Tuesday, June 21, 2011
A Week at Josephine Allen's Survey Site
This is a picture of the typical housing units, known as "gun-shot buildings".
Josephine Allen, known as "Happy Hills" to the residents, is located on the border of Mobile and Prichard. A three streets deep periphery surrounds the government housing project that is at the heart of the Happy Hills. The housing development has almost no trees, with rows of rundown, single- to double-floor apartment complexes that all look identical. Many are boarded-up or have broken windows. There is strange color paneling from the 1970s architectural design. In the center of the project, there is an overgrown baseball field with scraggly grass and a pavilion with grills and picnic tables. However, they looked completely unused and no children were playing on the baseball field. It is too hot and too run down to entice the children.
All the children congregate at the Boys and Girls Club located by the government housing office. The club has air conditioning, a ping-pong table, two pool tables, basketball, computers, video games, books and board games. It also serves lunch to the kids everyday but Sunday from 12 noon until 1 pm. Bulletin boards display pictures of the kids and activity sign-up sheets. There are also some field-trip sign-up sheets for the beach and museums in downtown Mobile. This was an oasis for kids and adolescents, a safe space to hang, out of oppressive summer heat. I was so happy this building existed for the kids.
In Happy Hills, we surveyed in one of the vacant housing units a block from the Boys and Girls Club. Earlier in the week, Cassie (our field coordinator) had to check-out the site and found that part of ceiling was caving in. They promised to fix it before we came but ended up giving us an apartment by the Girl Scouts housing unit. This unit was very hard to be in. The kitchen floor had glass from a broken window. The bedroom had a large office desk that took up the entire room. The bathroom could not be used and the air conditioner in the living room was broken. And there was a small air-conditioner unit in the kitchen that spat dust and smelled terrible. I felt very ill the first day from all the molds, dust and lack of cool air. This was the first time that I truly realized the importance of living in a safe household environment.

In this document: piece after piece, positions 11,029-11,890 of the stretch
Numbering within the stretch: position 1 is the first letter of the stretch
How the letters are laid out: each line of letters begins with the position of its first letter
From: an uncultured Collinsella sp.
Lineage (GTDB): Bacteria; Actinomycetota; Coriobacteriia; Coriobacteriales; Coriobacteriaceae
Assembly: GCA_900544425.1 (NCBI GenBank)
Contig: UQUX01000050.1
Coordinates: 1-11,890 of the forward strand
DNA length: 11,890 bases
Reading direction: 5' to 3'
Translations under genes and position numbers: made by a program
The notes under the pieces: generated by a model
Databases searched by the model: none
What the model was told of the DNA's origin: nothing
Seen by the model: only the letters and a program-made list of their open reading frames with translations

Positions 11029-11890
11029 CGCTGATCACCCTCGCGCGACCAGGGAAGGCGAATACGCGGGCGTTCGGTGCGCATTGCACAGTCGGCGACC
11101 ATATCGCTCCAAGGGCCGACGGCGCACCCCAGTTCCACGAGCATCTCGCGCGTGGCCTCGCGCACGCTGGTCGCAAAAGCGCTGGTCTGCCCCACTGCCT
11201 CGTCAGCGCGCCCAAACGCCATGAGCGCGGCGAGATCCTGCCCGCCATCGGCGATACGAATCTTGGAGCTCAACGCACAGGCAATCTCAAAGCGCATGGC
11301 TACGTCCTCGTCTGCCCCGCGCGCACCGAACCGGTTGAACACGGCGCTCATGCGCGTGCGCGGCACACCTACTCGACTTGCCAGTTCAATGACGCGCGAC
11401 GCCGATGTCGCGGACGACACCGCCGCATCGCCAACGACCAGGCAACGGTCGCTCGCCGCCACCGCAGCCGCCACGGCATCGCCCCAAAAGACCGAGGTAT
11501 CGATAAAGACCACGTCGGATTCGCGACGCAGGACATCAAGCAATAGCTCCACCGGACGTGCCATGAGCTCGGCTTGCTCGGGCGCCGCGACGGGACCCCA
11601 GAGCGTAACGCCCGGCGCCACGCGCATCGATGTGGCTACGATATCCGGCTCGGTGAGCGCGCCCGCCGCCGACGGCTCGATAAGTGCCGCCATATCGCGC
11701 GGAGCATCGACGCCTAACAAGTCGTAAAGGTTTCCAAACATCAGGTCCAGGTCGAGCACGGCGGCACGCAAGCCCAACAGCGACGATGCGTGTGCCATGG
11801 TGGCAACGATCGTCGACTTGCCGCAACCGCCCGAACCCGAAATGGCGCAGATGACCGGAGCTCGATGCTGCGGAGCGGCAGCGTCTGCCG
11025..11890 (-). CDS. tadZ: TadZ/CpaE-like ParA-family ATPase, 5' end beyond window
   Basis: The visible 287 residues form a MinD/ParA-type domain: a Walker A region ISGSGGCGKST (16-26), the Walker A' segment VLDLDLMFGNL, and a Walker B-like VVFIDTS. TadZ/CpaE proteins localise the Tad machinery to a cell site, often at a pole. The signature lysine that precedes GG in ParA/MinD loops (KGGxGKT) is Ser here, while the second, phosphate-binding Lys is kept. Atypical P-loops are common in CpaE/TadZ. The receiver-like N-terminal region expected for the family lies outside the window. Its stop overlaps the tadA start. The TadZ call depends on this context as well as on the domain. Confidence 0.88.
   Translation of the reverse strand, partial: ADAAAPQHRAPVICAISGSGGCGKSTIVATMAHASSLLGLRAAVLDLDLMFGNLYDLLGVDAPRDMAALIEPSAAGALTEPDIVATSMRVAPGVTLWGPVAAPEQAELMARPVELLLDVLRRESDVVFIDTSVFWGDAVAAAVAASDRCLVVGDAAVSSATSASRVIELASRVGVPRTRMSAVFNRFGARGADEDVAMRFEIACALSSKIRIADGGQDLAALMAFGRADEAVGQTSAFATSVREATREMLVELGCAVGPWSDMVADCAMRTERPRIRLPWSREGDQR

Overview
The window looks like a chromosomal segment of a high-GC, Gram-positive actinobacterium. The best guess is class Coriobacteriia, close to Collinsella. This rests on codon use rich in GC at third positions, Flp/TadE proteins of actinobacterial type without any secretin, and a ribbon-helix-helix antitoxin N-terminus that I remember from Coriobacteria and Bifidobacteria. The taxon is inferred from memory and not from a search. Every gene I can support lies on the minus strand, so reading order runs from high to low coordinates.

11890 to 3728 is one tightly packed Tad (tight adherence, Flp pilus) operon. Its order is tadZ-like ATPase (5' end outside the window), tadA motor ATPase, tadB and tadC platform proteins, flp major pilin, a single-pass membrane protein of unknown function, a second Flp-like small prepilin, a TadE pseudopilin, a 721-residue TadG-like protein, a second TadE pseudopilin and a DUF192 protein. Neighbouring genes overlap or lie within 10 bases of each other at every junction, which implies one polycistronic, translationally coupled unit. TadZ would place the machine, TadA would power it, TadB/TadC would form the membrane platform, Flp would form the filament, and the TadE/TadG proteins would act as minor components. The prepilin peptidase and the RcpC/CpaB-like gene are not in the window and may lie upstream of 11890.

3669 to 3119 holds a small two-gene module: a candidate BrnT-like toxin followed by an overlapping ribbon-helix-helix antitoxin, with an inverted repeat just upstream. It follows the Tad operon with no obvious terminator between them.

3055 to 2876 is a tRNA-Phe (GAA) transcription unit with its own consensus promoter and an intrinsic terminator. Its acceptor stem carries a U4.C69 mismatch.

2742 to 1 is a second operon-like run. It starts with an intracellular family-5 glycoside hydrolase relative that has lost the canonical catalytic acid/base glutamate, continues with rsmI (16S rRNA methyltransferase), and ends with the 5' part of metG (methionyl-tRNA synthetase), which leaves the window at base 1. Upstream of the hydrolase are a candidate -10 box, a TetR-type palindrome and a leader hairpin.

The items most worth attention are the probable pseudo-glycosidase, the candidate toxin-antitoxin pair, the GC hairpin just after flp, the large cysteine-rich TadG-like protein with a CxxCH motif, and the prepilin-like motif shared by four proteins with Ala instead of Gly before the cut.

It was in this small apartment that we surveyed over 150 young people. We had groups in the living room, bedroom and kitchen, and young people that needed to be taken away from the larger groups because they were too slow took their surveys in the bathroom or out on the porch. It was miserably hot, and the kids were packed in for an hour and half. This survey setting really made me question how accurate our data collection would be from the site because the kids were just so hot and tired. Several times, I would catch kids just filing in the same letter for every question because they could not focus. We would try to make kids erase sections and re-read the questions for them but I am sure we did not catch every kid.
We checked kids in for the survey on the porch outside the apartment. Things ran smoothly for the first couple days but at the end of the week, word had got out that the "survey people" were in the neighborhood and the scamming began. Several kids that took the survey were found to be younger then 10. There was the fake name scam and the stolen name scam. Kids would make-up names or would steal their cousins or siblings names and take the survey twice.